Some recent papers have dealt with the construction of spoligotyping databases (20
). Soini et al. (20
) described a study of 1,429 M. tuberculosis
isolates from 1,283 patients as part of an ongoing population-based TB epidemiology study in Houston, Tex. This paper was soon followed by a report of the biogeographical distribution of 3,319 spoligotype patterns and 259 shared types from 47 countries worldwide (22
). The first study essentially focused on isolates from patients residing in a single state in the United States, whereas in the second study, >73% of the isolates described were from Europe and the United States. Despite these limitations, the studies underlined the fact that a significant number of M. tuberculosis
isolates in circulation were essentially confined to specific geographic locations (20
). By including new spoligotyping data from all over the world, SpolDB3.0 has increased the overall representation; nonetheless, a more representative description of the worldwide diversity of tubercle bacilli should be possible through the acquisition of information from Asian and African countries.
The construction of global polymorphism databases constitutes a powerful tool, as it permits a quantitative estimation of the measure of DNA variations at the chromosomal level by the number of genetic structures observed so far. Similarly to what is done in Drosophila melanogaster
population genetics, where inversions have been classified as “common ubiquitous, rare endemic, recurrent endemic and unique endemic” (24
), we attempted to categorize most of the geographic variations in the DR loci observed so far by spoligotyping, so as to have a better knowledge of moving and expanding clones of M. tuberculosis
. For this purpose, we introduced new indices (MC and SI) and qualifiers (C1 and C2) in order to better describe the spatiotemporal status of natural populations of the M. tuberculosis
complex. For the spatial distribution, the populations studied were defined as endemic, localized, or ubiquitous. For the quantitative distribution, the populations were defined as epidemic, common, recurrent, or rare. These definitions synthetically define a spatiotemporal status for each shared type and, together with its genetic structure, may provide a global idea of its evolutionary history.
The results obtained also underline the well-known fact that casual contacts and sporadic cases, although difficult to detect, are responsible for most of the microepidemics and constitute an important means of TB transmission (6
). Our next objective is to better describe the genetic diversity of the M. tuberculosis
complex worldwide, which may be achieved by recruitment of adequate clinical isolates or DNA samples or inclusion of representative spoligotyping data in the database. Construction of new mathematical models that permit an interpretation based on the combination of DNA fingerprinting, epidemiological, and demographical data should further improve our knowledge of evolutionary processes that intervene in the development and spread of infectious diseases.
Regarding the genetic variability of the DR locus, it was recently shown to be a part of a larger family of sequence repeats among prokaryotes (11
). Much remains to be done to precisely define the potential phylogenetic links within various alleles of this locus, as well as to investigate potential links that are found across individual studies targeting local epidemiological issues, particularly since TB does not respect man-made frontiers. Little is also known about the microevolutionary events associated with the DR locus and how they may influence the interpretation of both spoligotyping and IS6110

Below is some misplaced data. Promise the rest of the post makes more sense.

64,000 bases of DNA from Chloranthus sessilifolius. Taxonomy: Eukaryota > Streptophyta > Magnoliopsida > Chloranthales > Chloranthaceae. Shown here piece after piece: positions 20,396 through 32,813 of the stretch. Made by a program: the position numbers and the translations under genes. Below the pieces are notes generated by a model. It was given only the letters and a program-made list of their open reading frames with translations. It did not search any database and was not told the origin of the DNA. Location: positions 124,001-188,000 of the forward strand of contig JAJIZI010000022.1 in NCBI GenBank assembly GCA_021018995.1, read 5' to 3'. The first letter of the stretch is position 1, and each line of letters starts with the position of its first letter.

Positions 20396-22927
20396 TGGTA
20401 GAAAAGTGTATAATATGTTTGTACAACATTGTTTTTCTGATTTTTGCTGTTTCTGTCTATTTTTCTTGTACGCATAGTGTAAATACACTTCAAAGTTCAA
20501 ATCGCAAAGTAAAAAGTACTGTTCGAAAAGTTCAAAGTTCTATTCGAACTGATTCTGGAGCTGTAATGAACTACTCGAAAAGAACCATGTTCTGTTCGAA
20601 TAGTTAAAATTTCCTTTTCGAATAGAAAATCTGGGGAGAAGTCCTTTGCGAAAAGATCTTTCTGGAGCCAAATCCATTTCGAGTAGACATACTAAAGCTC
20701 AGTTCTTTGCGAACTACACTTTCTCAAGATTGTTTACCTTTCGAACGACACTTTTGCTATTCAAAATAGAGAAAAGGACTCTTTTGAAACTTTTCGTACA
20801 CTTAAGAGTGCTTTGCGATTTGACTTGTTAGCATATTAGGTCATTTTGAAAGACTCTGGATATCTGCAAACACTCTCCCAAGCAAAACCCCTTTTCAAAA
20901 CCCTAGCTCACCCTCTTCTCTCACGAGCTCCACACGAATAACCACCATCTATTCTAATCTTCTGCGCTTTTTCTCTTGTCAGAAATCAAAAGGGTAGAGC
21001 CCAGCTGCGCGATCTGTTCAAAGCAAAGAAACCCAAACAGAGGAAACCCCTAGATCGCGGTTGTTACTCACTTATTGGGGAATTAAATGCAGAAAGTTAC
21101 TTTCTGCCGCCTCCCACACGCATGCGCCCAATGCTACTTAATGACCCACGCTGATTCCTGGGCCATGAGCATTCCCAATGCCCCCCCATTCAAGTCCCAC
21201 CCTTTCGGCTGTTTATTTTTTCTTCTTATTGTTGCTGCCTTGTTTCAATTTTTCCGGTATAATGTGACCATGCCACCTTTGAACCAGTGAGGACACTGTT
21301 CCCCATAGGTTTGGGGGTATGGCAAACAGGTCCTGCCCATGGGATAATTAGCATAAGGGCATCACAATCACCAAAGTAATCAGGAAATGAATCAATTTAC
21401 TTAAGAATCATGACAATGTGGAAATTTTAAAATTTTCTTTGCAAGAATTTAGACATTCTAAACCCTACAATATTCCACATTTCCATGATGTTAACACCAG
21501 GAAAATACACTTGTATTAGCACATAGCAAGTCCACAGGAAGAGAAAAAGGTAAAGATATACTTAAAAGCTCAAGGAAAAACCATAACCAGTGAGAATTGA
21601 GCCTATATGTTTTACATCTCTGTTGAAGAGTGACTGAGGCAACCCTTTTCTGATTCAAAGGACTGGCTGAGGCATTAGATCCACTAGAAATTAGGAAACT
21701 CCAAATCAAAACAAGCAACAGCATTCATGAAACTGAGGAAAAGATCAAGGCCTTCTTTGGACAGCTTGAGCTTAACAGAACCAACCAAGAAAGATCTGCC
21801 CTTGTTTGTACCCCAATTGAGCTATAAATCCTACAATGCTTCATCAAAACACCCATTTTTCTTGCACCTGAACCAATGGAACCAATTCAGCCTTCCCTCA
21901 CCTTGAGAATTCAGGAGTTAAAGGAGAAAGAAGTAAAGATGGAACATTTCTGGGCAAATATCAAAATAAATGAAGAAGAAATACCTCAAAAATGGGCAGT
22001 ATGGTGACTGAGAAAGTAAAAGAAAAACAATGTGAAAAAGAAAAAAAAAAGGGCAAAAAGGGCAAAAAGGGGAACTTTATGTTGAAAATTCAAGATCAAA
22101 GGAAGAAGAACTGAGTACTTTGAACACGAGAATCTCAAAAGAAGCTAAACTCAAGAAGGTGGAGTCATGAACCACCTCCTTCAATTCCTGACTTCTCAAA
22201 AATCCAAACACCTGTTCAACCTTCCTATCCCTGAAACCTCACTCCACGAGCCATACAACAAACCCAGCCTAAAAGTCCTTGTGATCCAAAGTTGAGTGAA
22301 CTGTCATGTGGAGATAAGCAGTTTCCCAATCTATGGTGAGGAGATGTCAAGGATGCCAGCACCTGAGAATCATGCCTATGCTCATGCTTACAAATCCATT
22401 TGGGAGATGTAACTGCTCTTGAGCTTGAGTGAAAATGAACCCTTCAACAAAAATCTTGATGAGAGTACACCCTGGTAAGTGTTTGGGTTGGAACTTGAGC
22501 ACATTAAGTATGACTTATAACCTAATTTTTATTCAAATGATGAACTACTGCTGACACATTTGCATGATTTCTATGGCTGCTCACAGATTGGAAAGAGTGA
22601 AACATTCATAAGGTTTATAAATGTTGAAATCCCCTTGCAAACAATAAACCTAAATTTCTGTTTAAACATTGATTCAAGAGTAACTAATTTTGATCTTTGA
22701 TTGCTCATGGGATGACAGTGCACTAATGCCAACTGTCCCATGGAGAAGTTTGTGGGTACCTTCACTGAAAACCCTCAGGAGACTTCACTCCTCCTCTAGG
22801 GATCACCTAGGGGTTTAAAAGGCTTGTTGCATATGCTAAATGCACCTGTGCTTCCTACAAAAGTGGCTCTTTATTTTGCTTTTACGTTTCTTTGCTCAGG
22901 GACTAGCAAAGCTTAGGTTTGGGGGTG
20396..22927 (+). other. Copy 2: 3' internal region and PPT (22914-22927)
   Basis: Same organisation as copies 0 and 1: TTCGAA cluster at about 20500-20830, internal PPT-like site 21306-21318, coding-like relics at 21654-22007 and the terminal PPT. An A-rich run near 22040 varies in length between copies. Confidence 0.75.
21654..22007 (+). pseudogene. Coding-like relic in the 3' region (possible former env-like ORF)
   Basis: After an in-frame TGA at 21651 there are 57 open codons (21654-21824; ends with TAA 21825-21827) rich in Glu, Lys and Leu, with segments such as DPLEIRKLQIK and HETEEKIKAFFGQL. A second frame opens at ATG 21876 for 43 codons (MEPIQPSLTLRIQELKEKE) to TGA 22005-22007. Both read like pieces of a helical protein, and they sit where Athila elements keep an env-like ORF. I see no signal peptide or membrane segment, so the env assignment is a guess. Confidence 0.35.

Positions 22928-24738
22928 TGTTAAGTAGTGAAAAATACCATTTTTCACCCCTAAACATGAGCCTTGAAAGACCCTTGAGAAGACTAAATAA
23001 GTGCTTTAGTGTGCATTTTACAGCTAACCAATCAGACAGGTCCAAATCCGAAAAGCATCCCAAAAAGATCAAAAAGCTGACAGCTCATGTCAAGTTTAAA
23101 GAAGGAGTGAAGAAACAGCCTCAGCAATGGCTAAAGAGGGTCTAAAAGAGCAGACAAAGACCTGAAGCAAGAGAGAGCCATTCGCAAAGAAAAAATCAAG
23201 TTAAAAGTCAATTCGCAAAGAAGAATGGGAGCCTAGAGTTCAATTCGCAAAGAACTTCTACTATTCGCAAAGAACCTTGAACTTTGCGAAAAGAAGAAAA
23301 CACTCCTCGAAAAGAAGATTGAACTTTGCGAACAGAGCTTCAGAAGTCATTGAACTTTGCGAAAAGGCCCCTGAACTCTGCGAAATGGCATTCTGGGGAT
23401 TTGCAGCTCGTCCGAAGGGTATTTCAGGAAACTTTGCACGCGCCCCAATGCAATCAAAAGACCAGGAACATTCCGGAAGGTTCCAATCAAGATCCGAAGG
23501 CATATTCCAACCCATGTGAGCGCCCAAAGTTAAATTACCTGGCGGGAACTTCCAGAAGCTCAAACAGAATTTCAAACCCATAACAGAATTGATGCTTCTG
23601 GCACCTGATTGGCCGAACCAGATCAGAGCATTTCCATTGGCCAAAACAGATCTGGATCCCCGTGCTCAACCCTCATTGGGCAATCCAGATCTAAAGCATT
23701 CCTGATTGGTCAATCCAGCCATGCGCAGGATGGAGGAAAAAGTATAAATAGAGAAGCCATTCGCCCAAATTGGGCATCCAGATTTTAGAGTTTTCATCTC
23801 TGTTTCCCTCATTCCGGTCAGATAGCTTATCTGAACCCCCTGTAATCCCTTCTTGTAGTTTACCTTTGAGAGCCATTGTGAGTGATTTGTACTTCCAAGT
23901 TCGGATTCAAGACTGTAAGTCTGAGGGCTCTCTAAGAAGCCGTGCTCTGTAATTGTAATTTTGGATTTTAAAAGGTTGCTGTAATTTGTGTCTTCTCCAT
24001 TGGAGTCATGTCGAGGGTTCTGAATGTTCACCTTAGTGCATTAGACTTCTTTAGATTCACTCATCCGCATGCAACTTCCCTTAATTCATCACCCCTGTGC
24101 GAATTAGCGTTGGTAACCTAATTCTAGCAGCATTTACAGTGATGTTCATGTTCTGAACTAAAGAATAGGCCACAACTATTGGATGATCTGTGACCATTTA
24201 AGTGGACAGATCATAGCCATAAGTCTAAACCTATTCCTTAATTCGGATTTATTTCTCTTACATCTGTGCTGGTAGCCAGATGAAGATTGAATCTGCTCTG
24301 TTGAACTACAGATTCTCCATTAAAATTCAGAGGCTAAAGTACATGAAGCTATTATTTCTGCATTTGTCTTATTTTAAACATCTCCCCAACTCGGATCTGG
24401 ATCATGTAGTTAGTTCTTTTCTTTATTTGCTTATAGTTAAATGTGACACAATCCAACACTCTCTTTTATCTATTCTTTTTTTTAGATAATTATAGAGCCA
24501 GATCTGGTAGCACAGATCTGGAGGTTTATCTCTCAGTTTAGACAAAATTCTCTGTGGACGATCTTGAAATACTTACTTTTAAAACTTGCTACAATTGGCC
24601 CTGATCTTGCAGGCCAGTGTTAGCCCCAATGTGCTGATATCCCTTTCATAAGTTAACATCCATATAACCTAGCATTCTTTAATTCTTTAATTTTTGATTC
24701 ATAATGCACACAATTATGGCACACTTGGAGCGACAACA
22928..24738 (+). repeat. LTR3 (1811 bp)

RFLP data (31
). Indeed, different isolates from the same strain family and isolates from different strain families may rarely converge to give the same spoligotype pattern (31
). Though of limited importance, this bias may be investigated in detail in future by using second-generation spoligotyping based on a set of new spacer oligonucleotides (26
) or by assessment of other genetic markers (18
) in selected strains. The management of such projects will be facilitated by automation of data entry and data mining to further update SpolDB3.0 (1
). The data acquisition, similarity search, and matching process; labeling; and translation from binary to octal format and vice versa are already automated, and future data exchange and internet working of SpolDB3.0 with other databases (such as IS6110
RFLP or mycobacterial interspersed repetitive units) should soon allow new queries to be screened against an updated version.
The facility by which detection of matches between potentially linked strains can be achieved may make SpolDB3.0 a new tool for international studies of TB transmission. Indeed, the detection of a match between two rare profiles in SpolDB3.0 may be a start to gathering complementary genotyping information, such as IS6110
RFLP or polymorphic GC-rich-sequence RFLP in other international databases, to demonstrate clonality of the studied isolates (17
) and to detect unsuspected epidemiological links. In conclusion, SpolDB3.0 constitutes a potential tool for global TB epidemiology and population genetics and M. tuberculosis
complex taxonomy and phylogeny. It underlines major differences in the population structures of tubercle bacilli within the eight subcontinents studied, and by using new indices and qualifiers, it has led to better interpretation methods and the possibility of future comparison with other methods, such as mycobacterial interspersed repetitive units (18
). Nevertheless, further work is still needed to get a more exhaustive global picture of worldwide tubercle bacillus genetic variability. Another major issue will be the ability to link this genetic diversity to virulence and/or fitness factors and ultimately to the genetic predisposition factors of the human or animal hosts.